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2 January, 2018 00:00 00 AM

Guidebooks, coaching centres evil necessities

Complain guardians on Textbook Festival
Harun Ur Rashid

Guardians expressed satisfaction over the government distributing free textbooks among their children on the first day of the year. At the same time, however, they complained that their wards were forced to depend on guidebooks and coaching centres. They also said that they needed to buy additional books like English grammar for their kids as the textbooks given by the government did not cover their classroom needs.

Besides, their children did not understand the creative patterns of educations properly, making them largely dependent on guidebooks and coaching centres run by school teachers or other organisations. The guardians alleged that they were forced to send their kids to the coaching centres because the teachers set the exam questions from their own choice of books. When the children go to the coaching centres, their authorities forced students to buy some guidebooks, saying that the questions would be set from these books instead of the original textbooks. As a result, the guardians are left in a bind.

They said the government should take steps to curb coaching centres and guidebooks, and education should be imparted in the classrooms properly. Experts said a proper legal framework and its implementation were necessary for curbing the

menace. They also said the government’s move to distribute free textbooks was undoubtedly praiseworthy. But when students were forced to buy guidebooks and go to coaching centres, it put a huge financial burden on the guardians, they added.

The Independent yesterday talked to some of the guardians at the Azimpur Government Girls School and College field, where they had come with their children on the occasion of textbook festival that was inaugurated by education minister Nurul Islam Nahid.

Rehena Parvin, whose three daughters are studying in the school, said: “I am happy that my daughters are getting books on the first day of the year. But these books do not fulfil their needs because they also have to buy guidebooks, which are costly.”

“I have to send my children to coaching centres as well. When I did not send them to the coaching centres in the beginning of last year, my daughters did not do well as the questions were set from different guidebooks and not from the original textbooks. So, I was forced to send my kids to coaching centres. This year, too, I have to do the same thing,” she added.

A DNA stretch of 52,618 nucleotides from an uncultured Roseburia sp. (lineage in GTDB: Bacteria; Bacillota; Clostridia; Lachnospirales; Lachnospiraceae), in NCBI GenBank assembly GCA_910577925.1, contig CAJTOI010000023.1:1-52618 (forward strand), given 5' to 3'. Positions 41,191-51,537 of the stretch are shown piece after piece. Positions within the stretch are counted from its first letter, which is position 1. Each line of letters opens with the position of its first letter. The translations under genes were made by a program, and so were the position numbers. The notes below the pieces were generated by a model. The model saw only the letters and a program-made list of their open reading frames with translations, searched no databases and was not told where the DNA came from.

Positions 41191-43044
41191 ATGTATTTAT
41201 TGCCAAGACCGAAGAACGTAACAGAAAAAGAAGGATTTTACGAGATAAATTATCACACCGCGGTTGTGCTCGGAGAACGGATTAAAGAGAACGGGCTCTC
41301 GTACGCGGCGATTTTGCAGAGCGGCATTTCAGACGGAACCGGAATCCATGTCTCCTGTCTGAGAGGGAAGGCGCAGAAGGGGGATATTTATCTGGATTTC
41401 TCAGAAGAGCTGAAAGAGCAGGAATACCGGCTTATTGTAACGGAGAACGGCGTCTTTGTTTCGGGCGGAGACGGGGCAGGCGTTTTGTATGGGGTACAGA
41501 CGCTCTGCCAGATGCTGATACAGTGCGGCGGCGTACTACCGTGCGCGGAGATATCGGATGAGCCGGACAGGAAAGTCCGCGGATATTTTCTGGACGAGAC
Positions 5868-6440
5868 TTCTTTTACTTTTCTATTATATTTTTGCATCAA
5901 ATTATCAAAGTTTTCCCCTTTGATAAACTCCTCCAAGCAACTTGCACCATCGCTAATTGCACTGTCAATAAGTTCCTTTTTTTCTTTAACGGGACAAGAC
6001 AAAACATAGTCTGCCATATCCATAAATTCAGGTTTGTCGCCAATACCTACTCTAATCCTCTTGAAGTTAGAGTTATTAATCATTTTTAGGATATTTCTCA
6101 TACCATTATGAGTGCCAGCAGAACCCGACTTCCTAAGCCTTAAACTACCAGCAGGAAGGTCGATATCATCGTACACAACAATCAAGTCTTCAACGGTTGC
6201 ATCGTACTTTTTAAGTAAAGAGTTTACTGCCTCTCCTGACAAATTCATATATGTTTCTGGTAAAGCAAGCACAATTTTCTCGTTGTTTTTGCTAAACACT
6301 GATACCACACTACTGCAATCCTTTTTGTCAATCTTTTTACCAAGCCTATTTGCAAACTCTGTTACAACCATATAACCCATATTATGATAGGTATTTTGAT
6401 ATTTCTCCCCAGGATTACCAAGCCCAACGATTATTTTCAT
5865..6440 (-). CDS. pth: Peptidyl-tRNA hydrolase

“When I send my kids to the coaching centres, the teachers told them to buy guidebooks. It is an additional burden for us,” she said.

Jahan Ara, whose daughter is studying in Class VI at Viqarunnisa Noon School and College, said: “These government textbooks are not enough for building up the knowledge of a student. We have to buy additional books like English grammar.”

Dania Begum, whose daughter is studying at Azimpur Govt Girls School and College, said: “We are happy that the government is distributing books on the first day of the year. It was unbelievable in the past.”

Nipa Akhter, a teacher of BCSIR High School, said: “It creates excitement and curiosity when students get books on the first day of the year. But the guidebooks create a hindrance on the proper reading of these government books.”

“It is necessary to teach the students to study the main books given by the government. But most guardians and teachers maintain that guidebooks are hampering the education system, leading to low quality of students,” Rasheda K Choudhury, executive director of Campaign for Popular Education (CAMPE), said.

“I think the government should immediately implement a legal framework to curb guidebooks and coaching centres. The government has been working on a draft education law for years, but we are still awaiting its final outcome,” she added.

Emeritus Professor Dr Serajul Islam Choudhury said: “The students go to coaching centres due to huge pressure of examinations. Even many of the students do not understand the creative pattern of the questions in the examinations.” “Guidebooks will continue to flourish until classroom teaching is given the highest priority,” he added. This year, the government will distribute 35.90 crore books from Class I to Class IX among 4.37 lakh students. The government had started distributing textbooks in 2010. So far, the government has distributed 260,85,91,290 books.


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Editor : M. Shamsur Rahman

Published by the Editor on behalf of Independent Publications Limited at Media Printers, 446/H, Tejgaon I/A, Dhaka-1215.
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Editor : M. Shamsur Rahman
Published by the Editor on behalf of Independent Publications Limited at Media Printers, 446/H, Tejgaon I/A, Dhaka-1215.
Editorial, News & Commercial Offices : Beximco Media Complex, 149-150 Tejgaon I/A, Dhaka-1208, Bangladesh. GPO Box No. 934, Dhaka-1000.

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